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Browse the 1966 Encyclopaedia of New Zealand
Graphic: An Encyclopaedia of New Zealand 1966.


This information was published in 1966 in An Encyclopaedia of New Zealand, edited by A. H. McLintock. It has not been corrected and will not be updated.

Up-to-date information can be found elsewhere in Te Ara.



Table Poultry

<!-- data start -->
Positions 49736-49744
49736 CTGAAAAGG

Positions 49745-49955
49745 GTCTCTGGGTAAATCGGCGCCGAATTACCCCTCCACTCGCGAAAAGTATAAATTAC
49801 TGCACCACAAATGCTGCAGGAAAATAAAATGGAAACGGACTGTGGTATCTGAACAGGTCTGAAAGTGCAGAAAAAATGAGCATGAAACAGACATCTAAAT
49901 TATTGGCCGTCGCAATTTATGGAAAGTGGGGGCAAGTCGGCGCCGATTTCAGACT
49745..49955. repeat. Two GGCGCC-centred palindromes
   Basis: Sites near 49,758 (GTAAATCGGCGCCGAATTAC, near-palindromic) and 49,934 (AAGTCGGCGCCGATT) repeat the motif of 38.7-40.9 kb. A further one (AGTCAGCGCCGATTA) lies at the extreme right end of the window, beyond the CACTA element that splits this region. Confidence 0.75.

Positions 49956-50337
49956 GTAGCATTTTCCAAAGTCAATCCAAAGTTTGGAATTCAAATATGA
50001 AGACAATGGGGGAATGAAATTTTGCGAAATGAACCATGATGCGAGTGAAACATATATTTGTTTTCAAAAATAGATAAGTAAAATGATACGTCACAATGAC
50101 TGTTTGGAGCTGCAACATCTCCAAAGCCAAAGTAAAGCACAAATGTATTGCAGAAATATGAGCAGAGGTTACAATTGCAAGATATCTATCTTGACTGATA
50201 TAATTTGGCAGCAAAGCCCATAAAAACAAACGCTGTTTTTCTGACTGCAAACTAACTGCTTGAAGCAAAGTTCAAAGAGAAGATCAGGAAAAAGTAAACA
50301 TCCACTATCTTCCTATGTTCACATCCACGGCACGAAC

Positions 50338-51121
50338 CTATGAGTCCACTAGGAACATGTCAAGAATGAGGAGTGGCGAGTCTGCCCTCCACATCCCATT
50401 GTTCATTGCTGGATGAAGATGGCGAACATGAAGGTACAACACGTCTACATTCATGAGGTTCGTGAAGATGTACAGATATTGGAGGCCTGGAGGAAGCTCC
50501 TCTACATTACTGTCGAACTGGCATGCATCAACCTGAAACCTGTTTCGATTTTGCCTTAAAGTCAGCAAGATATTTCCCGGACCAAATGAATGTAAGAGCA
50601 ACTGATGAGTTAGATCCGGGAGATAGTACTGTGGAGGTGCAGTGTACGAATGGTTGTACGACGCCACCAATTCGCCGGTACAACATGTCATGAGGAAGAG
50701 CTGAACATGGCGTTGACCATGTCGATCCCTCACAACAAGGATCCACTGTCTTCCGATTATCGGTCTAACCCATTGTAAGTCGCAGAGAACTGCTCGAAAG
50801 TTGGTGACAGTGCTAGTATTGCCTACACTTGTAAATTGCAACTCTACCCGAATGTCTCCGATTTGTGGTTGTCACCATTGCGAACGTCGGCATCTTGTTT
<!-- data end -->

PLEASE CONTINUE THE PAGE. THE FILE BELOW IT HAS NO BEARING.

Until about 1959 scant attention had been paid to table poultry production as a specialised aspect of poultry husbandry. In the past, table poultry offered to the public has been almost entirely of culled birds from commercial egg flocks and surplus male birds. Attention is now being given to the production of “broilers”, based on modern housing and management. These birds reach a 3–3½ lb weight at 10–12 weeks, and are being produced from stock specially bred for quick growth as well as from crossbred cockerels of laying strains. Broilers are becoming popular with the public and the demand for continuous supplies is increasing. Marked progress in the killing, processing, and marketing of table birds has been made since the Second World War.